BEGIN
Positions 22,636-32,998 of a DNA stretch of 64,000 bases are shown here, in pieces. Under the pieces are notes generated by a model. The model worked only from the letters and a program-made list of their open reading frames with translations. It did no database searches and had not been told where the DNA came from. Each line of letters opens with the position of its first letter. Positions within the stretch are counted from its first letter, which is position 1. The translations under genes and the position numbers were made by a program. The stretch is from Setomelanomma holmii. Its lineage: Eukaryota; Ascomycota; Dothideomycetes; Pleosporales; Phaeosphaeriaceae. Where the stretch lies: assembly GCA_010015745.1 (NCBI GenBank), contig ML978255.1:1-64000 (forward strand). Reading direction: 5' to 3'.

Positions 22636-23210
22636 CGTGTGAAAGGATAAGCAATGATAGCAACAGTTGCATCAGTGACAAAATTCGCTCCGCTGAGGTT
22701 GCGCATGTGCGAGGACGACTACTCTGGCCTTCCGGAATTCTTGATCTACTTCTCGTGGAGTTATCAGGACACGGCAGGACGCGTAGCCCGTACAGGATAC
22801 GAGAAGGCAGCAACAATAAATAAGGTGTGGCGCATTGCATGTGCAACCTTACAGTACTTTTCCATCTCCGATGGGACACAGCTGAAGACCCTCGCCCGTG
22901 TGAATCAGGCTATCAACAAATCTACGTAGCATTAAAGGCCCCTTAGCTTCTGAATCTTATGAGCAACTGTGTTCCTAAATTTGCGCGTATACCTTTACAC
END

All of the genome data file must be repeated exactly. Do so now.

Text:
Positions 22,636-32,998 of a DNA stretch of 64,000 bases are shown here, in pieces. Under the pieces are notes generated by a model. The model worked only from the letters and a program-made list of their open reading frames with translations. It did no database searches and had not been told where the DNA came from. Each line of letters opens with the position of its first letter. Positions within the stretch are counted from its first letter, which is position 1. The translations under genes and the position numbers were made by a program. The stretch is from Setomelanomma holmii. Its lineage: Eukaryota; Ascomycota; Dothideomycetes; Pleosporales; Phaeosphaeriaceae. Where the stretch lies: assembly GCA_010015745.1 (NCBI GenBank), contig ML978255.1:1-64000 (forward strand). Reading direction: 5' to 3'.

Positions 22636-23210
22636 CGTGTGAAAGGATAAGCAATGATAGCAACAGTTGCATCAGTGACAAAATTCGCTCCGCTGAGGTT
22701 GCGCATGTGCGAGGACGACTACTCTGGCCTTCCGGAATTCTTGATCTACTTCTCGTGGAGTTATCAGGACACGGCAGGACGCGTAGCCCGTACAGGATAC
22801 GAGAAGGCAGCAACAATAAATAAGGTGTGGCGCATTGCATGTGCAACCTTACAGTACTTTTCCATCTCCGATGGGACACAGCTGAAGACCCTCGCCCGTG
22901 TGAATCAGGCTATCAACAAATCTACGTAGCATTAAAGGCCCCTTAGCTTCTGAATCTTATGAGCAACTGTGTTCCTAAATTTGCGCGTATACCTTTACAC